Germany Can Meet Its Energy Needs With Earlier Coal Exit, Report Finds
Germany is in the midst of a debate about when it will stop using coal. While the current coalition government under Social Democrat Chancellor Olaf Scholz wants to phase out the highly polluting fossil fuel by 2030, states in the country’s east want to maintain an earlier, less ambitious target of 2038.
Now, a report from the Federal Network Agency finds that Germany can meet both the 2030 deadline and its energy needs.
“The report by the Federal Network Agency approved by the cabinet today shows that electricity demand can be reliably met at any time between 2025 and 2031,” Economy Minister Robert Habeck, who is a member of the Green party, said in a press release Wednesday. “This also applies if electricity consumption increases significantly due to new consumers such as electric vehicles and heat pumps and the phase-out of coal takes place by 2030.”
In the immediate aftermath of Russia’s invasion of Ukraine and the subsequent surge in energy prices, Germany brought some retired coal plants back online, as AFP and The Local reported. It also allowed energy company RWE to expand a lignite coal mine into the village of Lützerath despite protests.
At the same time, Habeck insisted that the return to coal was only a stop-gap measure, according to The Local and AFP. The cabinet approved a draft law in November to phase out coal power in the state of North Rhine-Westphalia by 2030, and RWE has also agreed to abandon coal by that date, according to Reuters. The fate of coal in Germany’s eastern states is a little more ambiguous. The country’s Coal Exit Law established a phase out date of 2038, and coal mining regions in the east have expressed a desire to stick to it, according to Clean Energy Wire. However, the national government has agreed to “ideally” achieve a 2030 coal exit for the whole country, according to Reuters.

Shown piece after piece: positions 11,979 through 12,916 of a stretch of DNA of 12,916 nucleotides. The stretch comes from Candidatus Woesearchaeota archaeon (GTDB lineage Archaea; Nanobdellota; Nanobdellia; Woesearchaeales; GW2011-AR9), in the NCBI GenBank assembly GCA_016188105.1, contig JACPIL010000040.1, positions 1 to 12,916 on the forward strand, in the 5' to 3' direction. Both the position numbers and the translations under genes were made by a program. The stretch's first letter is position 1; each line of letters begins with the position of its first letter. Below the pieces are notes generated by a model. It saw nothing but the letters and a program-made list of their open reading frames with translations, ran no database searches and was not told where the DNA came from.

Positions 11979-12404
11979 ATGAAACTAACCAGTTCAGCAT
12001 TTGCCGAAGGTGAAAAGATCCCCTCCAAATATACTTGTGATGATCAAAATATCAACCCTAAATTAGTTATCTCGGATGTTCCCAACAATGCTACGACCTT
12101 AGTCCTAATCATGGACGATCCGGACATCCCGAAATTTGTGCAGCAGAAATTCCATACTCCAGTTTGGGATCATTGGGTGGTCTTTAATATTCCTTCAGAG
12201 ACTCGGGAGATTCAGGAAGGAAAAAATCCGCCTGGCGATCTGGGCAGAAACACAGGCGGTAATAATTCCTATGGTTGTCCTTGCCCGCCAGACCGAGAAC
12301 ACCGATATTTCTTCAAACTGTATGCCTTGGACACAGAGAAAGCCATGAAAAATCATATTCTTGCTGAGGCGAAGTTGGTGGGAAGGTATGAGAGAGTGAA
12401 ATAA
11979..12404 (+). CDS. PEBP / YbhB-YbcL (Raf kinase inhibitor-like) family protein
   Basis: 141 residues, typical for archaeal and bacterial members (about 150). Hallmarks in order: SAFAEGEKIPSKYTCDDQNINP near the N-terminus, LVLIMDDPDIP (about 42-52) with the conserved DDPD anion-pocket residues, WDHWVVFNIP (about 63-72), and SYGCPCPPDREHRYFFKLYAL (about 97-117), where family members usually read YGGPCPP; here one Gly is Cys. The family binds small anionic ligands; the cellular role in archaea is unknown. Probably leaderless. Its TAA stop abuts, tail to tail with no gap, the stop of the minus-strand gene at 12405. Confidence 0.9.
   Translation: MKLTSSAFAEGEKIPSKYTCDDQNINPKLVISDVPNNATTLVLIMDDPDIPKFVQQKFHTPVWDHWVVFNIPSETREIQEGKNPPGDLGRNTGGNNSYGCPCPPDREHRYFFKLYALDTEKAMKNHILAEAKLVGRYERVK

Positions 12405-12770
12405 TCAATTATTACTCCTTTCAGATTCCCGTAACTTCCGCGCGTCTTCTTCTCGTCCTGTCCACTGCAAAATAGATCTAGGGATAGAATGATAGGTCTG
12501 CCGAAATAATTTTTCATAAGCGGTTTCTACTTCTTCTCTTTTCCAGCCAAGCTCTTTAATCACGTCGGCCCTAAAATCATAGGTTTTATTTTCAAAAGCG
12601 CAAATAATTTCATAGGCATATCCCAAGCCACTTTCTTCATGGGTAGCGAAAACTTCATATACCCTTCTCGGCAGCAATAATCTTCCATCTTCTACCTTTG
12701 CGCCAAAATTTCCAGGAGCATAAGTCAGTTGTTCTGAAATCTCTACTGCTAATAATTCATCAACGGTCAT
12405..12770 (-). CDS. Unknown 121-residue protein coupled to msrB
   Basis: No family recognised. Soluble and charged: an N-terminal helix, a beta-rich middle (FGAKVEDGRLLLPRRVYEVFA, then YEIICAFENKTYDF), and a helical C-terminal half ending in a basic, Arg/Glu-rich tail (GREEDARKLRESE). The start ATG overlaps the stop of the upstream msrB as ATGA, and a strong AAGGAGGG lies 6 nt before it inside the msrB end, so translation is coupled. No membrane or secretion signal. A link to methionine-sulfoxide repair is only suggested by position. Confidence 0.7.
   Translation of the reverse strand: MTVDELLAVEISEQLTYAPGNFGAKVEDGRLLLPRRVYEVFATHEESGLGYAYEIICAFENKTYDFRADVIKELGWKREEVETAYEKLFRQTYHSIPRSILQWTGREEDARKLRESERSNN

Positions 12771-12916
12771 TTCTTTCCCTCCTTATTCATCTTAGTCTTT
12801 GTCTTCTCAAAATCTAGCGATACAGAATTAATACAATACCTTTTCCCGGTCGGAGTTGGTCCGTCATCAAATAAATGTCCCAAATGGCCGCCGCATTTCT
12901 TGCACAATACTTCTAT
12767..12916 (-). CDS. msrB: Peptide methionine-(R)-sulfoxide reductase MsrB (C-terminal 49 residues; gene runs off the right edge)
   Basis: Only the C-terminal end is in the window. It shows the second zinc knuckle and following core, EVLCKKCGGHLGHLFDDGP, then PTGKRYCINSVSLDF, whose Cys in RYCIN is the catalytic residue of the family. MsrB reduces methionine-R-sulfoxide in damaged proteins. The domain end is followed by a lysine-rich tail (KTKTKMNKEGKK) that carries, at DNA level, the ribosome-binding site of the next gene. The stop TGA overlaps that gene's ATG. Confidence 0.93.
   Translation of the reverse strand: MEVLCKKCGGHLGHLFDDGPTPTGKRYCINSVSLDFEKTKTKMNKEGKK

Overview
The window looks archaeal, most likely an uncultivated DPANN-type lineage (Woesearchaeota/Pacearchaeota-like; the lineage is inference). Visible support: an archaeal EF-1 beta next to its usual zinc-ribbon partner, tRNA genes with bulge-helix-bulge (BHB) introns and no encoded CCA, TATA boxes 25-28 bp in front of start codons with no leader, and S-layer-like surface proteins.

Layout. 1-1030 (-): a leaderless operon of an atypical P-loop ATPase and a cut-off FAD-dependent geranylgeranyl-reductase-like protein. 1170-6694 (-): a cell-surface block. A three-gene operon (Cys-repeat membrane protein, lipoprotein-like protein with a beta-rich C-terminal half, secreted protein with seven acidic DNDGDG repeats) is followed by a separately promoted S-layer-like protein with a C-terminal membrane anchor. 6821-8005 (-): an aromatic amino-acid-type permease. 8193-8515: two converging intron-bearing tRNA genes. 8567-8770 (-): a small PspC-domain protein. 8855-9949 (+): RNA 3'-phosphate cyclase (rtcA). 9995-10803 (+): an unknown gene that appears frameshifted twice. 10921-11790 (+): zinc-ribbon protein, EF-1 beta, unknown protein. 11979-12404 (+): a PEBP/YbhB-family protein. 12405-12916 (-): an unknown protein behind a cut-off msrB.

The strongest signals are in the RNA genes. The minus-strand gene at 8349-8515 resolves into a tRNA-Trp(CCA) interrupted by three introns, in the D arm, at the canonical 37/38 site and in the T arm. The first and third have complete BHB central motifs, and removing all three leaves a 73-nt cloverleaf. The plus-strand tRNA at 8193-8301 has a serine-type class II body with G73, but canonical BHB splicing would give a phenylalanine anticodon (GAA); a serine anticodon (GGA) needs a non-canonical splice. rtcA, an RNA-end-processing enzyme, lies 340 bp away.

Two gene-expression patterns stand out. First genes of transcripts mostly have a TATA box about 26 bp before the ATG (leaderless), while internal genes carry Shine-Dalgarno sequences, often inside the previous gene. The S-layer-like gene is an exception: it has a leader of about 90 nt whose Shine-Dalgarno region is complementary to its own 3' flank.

The new report, which is the most recent of the supply security monitoring reports used by the government to inform energy policy, lends support to the earlier timeline, according to Clean Energy Wire. Still, maintaining energy security while speeding the coal exit requires the country to meet targets for renewable energy and hydrogen production infrastructure.
Germany has a goal of generating 80 percent of its electricity from wind and solar by 2030, according to The Local and AFP, and the government is working to ease restrictions for new wind turbines. Habeck further said in the press release that the government was launching a “power plant strategy” during the first half of 2023 to build new plants and ensure they are all “hydrogen ready.”
“We will be able to guarantee supply security during the transformation of our electricity system to 100 percent renewable power,” he said, as Clean Energy Wire reported.
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